My annual trek to Orlando included a round of golf with the good folks from Callaway Golf, giving me a chance to try some of the company’s new clubs and balls. While the really new stuff — like either of the prototype Fusion drivers being tested on tour, or the softer prototype HX Tour ball that Phil Mickelson is playing — stayed under wraps, there was still a wide berth of Berthas to put through their paces. Here’s one hacker’s opinion on Callaway’s latest products to hit the market, based on a morning of scramble golf.
Big Bertha Ti 454
Hard to believe it took the maker of the Biggest Big Bertha this long to finally make what is really the biggest Big Bertha ever (or yet). Is it better late than never? The good news for Callaway driver fans is that this is a solid driver at a good price. Current street price is $299, and the BB454 will hang with anything in that range. The 10° model I used set up square and looked big without being grotesque. The dark grey head takes me back to my beloved old Great Big Bertha, though I miss the old unpainted clubheads with just a couple clear coats on them. Performance-wise, the club is solid. Longer and louder than the more expensive ERC Fusion driver, if not quite as accurate. The stock firm shaft wasn’t objectionable, but there are plenty of custom options available from the factory. Other than the size, the BB454 doesn’t break any new ground, but it delivers on the post-millennium Big Bertha branding of performance with value. David Mobley used it to win the World Long Drive Championships last fall, and it is getting some serious tour play. Worth a try.
Forged irons? From Callaway? Next thing you know, Ping will make a blade. Oh, wait… At any rate, Callaway’s first foray into forged irons in many, many moons (they made some pre-Big Bertha) is a bold statement. Roger Cleveland’s design fingerprints are all over these clubs. At address, the club is graceful with a fairly thin topline and a traditoinal ferrule (the plastic sleeve at the top of the hosel). The club is still beefy when viewed from behind, but in a muscular way. The sole grind gives relief on the back of the sole to minimize turf contact. The wedges felt great and put plenty of tour sauce on the ball. These will be big winners with the Titleist/Cleveland “serious players” if they’re willing to give Callaway a chance. With players like Mickelson and Charles Howell III using them, I’m thinking that has a good chance of happening. You’ll be seeing a lot of these on TV this year.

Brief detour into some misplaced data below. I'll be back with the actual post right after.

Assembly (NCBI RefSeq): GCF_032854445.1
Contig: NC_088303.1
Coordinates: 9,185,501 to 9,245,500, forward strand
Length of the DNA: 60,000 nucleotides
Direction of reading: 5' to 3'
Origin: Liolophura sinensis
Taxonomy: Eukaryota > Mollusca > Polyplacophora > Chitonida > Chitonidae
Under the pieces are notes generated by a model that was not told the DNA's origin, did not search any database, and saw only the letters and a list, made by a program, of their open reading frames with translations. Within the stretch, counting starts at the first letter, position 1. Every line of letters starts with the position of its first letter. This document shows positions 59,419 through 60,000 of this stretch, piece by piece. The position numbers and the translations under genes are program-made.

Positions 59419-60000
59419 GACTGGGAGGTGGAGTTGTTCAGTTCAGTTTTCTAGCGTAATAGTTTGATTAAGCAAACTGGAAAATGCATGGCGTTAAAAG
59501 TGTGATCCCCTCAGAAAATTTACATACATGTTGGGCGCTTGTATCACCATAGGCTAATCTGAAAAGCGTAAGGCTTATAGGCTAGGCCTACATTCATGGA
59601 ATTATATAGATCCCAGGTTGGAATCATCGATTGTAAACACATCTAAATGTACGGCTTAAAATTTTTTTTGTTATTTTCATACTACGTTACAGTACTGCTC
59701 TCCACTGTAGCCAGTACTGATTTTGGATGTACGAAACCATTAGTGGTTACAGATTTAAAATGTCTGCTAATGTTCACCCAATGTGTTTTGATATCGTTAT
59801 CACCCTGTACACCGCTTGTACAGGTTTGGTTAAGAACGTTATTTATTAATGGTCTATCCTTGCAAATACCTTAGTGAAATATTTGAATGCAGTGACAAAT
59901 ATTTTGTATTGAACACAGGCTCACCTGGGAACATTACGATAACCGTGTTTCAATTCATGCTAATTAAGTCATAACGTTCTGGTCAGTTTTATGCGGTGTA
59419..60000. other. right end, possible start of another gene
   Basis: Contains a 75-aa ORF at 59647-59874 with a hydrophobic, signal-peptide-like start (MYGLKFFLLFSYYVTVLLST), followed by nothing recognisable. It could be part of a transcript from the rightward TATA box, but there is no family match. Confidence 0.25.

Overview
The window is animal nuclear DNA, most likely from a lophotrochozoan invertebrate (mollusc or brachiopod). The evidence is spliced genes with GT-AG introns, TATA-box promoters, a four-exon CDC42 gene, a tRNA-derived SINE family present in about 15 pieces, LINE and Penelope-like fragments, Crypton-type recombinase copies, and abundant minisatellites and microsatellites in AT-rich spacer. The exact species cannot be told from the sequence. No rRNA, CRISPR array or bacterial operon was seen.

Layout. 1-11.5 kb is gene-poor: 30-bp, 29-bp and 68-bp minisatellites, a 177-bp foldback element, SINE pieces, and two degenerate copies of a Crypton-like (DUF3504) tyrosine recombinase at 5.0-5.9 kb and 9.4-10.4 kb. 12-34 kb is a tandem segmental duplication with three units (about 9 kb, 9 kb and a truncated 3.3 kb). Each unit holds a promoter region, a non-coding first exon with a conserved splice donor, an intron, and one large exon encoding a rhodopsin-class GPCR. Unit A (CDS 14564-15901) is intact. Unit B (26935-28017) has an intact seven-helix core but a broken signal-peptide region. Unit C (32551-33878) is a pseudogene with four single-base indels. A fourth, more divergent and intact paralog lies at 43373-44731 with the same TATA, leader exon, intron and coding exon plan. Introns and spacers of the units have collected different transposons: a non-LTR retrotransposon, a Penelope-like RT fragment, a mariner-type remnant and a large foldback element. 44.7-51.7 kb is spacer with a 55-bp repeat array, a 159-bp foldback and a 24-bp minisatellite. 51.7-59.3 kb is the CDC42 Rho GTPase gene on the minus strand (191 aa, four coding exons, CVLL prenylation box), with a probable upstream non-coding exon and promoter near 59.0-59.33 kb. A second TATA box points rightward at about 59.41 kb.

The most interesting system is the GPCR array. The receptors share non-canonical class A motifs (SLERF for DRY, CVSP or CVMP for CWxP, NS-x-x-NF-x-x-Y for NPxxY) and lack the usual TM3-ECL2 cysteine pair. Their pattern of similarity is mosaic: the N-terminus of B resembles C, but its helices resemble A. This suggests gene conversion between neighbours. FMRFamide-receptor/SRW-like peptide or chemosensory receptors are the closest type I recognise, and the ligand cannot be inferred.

Even the company admits these are evolution, not revolution. If you liked the X-16s and never got around to buying them, try these. Each iteration of the X-irons has gotten sleeker and better-looking, and the performance is strong. But if you didn’t like Callaway irons before, these aren’t the ones that are going to change your minds (those are the aforementioned X-Tours).
A bit of a surprise that Callaway is getting back into the putter game, what with sister company Odyssey going great guns. But on the heels of last year’s Tour Blue tungsten-titanium putters comes the new iTrax. This is a big branding-iron type putter in the vein of the MacGregor-Bobby Grace mallets that Vijay Singh and others were using last year. The head is an attractive black milled aluminum with three fixed weights, one on the sole and one at either end of the putter’s face. The iTrax trick is a removable plate atop the putter that allows you to switch from three bold white lines to three big white chevrons for alignment. I preferred the lines, and made a few long putts. Putters are pure personal preference. If you’re in the market for a son-of-2-Ball big mallet, this is worth a look.
A pleasant surprise. This is a 3-piece ball, but with a surlyn cover instead of urethane. I’m surprised more companies don’t have ball products like this, unabashedly in between the top of the line and the distance rocks. The HX Hot was, well, hot off the driver. But it felt good off the irons and behaved well around the greens. For $25 a dozen, I haven’t played a better ball. If you’re single digits and like to put plenty of sauce on your approach shots, you’re probably not looking at these anyway. If you’re in the other 95 percent of the golfing public, you should buy a sleeve of these and give them a tryout.
These were released last year, but this was my first chance to hit them. Let’s just say I wasn’t sad to leave these behind. They just didn’t suit my eye, and my results varied widely. These seem a step behind other hybrids, like the Sonartec MD or TaylorMade Rescue.
Another mid-season entry from last year. This is Callaway’s standard-bearer in the high-tech iron category. There’s nothing else like them: a titanium face married to a heavy alloy body with a shock-dampening inner section. In the bag, they look very busy. At address, they look sweet. And they feel great on every shot, no matter how bad you hit it. If you value feedback, you’ll want to try the X-Tours. The Fusion irons are like a Cadillac: big, brawny and plush. But if you’re looking for Porsche performance, X-Tour irons are the ride for you.
That’s the lineup from Callaway as it tries to mount a comeback in 2005. If the coming new HX Tour and Fusion driver products live up to their promise, and if Phil Mickelson and Annika Sorenstam have interesting years, then the future will be looking up for the once undisputed #1 equipment company in golf.
Photo Credits: © Callaway Golf.